LONDON — Primark, the U.K.-based discount clothing chain owned by Associated British Foods, said Monday it would investigate claims made by the BBC and London’s Observer newspaper that working practices at one of its U.K. suppliers are illegal and unethical.
This story first appeared in the January 13, 2009 issue of WWD. Subscribe Today.
A report that appeared Monday on the BBC’s Web site alleged that an investigation by an undercover reporter found that one of Primark’s U.K. suppliers, TNS Knitwear in Manchester, along with one of its subcontractors, employed illegal immigrants and paid them below the U.K.’s minimum wage. The full report was due to appear on the BBC’s “News at Ten” show Monday night, while some of the allegations also appeared in the Observer on Sunday. Videos on the BBC’s Web site apparently showed TNS’ owner telling the BBC reporter she would be paid less than the minimum wage of 5.73 pounds, or $8.49 at current exchange, an hour, and another showed an employee saying he worked in the U.K. illegally.
“The apparent practices shown in today’s BBC News broadcasts are a matter of great concern to Primark,” the company said, adding it had paid to have TNS Knitwear independently audited in April and December of last year and had a corrective action plan in place “dealing with the issues discovered.”
“The audit process did not, however, discover all of the apparent practices portrayed by the BBC,” the company said. “Primark is undertaking a full investigation, which includes whether this is due to any shortcomings in this particular audit process. Primark apologizes for the harm and distress to the innocent employees of both TNS and TNS’ subcontractor, Fashion Wave.” Primark added that it had reported the alleged illegalities to the relevant U.K. authorities.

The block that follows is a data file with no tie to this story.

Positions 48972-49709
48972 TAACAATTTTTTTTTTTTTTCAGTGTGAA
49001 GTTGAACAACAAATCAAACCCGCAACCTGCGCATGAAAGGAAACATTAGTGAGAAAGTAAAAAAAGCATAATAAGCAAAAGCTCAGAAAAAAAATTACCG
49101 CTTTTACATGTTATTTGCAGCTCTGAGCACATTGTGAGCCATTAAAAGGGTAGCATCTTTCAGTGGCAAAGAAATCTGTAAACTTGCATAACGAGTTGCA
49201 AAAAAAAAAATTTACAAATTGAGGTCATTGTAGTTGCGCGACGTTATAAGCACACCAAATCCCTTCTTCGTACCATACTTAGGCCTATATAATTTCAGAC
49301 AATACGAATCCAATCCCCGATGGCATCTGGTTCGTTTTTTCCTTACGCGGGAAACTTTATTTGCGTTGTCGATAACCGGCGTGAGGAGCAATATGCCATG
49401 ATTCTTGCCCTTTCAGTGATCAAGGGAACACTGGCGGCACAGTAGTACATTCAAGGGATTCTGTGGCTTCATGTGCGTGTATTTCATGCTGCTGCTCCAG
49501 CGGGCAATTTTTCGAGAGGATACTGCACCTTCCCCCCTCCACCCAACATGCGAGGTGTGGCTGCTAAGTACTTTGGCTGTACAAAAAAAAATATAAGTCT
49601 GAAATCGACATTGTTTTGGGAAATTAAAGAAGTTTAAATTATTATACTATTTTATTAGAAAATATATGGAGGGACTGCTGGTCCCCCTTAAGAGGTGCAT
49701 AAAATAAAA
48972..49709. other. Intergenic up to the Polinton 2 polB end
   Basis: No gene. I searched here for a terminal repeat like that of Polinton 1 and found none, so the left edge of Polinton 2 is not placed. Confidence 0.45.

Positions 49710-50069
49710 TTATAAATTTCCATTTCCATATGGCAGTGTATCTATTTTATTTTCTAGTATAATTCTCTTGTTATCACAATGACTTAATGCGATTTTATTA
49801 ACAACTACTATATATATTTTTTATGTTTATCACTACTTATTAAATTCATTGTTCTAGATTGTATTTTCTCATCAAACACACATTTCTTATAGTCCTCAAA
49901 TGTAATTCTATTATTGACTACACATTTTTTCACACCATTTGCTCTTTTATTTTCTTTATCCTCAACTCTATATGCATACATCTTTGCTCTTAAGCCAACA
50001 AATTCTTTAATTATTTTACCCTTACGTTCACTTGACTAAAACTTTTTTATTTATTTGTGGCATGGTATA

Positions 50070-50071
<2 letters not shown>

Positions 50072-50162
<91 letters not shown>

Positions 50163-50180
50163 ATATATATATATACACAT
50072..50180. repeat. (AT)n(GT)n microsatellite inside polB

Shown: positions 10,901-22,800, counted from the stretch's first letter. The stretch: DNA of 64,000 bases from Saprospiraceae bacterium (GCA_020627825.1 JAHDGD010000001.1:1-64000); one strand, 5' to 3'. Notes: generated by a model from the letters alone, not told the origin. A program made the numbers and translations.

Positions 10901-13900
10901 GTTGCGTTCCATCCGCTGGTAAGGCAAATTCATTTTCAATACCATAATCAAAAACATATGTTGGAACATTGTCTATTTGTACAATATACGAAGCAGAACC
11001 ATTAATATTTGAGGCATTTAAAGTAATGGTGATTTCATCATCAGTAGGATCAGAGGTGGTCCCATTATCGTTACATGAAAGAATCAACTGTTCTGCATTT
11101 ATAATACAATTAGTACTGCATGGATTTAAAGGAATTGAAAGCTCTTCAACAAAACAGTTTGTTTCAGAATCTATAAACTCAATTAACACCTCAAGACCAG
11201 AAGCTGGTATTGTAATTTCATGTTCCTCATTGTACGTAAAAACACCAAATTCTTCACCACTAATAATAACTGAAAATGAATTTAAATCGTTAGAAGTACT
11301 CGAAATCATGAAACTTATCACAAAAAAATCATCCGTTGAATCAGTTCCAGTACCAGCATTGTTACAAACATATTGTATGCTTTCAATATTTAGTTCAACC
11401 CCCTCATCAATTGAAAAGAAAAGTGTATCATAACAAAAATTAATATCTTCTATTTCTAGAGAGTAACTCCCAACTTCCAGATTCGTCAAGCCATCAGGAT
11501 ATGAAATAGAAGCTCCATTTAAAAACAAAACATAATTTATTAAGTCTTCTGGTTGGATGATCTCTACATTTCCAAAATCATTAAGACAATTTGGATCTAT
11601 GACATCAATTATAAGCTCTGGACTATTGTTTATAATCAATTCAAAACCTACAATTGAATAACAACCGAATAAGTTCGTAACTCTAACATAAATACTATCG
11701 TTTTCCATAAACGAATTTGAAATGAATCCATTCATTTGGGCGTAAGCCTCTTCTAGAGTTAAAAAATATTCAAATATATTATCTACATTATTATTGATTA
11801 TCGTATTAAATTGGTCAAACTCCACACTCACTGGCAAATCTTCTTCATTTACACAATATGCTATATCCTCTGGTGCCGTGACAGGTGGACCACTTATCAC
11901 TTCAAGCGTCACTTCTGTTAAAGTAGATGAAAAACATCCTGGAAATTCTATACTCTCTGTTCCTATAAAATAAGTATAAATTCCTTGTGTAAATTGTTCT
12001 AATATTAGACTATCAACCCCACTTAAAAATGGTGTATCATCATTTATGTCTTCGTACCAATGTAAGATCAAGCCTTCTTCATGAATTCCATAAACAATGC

Despite the allegations, Primark’s vast store on London’s Oxford Street continued to do brisk business Monday afternoon. Claire Hallam, a London student shopping at the store, said claims about Primark’s labor practices wouldn’t stop her from frequenting the fast-fashion chain. “I do think about [the allegations], but it doesn’t stop me shopping, especially during the credit crunch,” said Hallam. “If I had more money to shop in more expensive places, then I wouldn’t shop at Primark.”
Her sentiment was echoed by another London student, who would only give her name as Rina. “It’s a shame that [unethical labor] happens anywhere, but [Primark is] cheaper than most places, and I don’t really have a choice.”
Following the allegations, the U.K.’s Ethical Trade Initiative, which aims to improve the lives of workers in global supply chains — and of which Primark is a member — asked that the retailer remove the ETI’s branding from its stores and Web sites while the claims are investigated. “Primark is surprised and disappointed with the public stance adopted by the ETI,” the firm said Sunday. “Primark will defend itself vigorously in any ETI internal inquiry that should arise, and we expect to be completely vindicated.”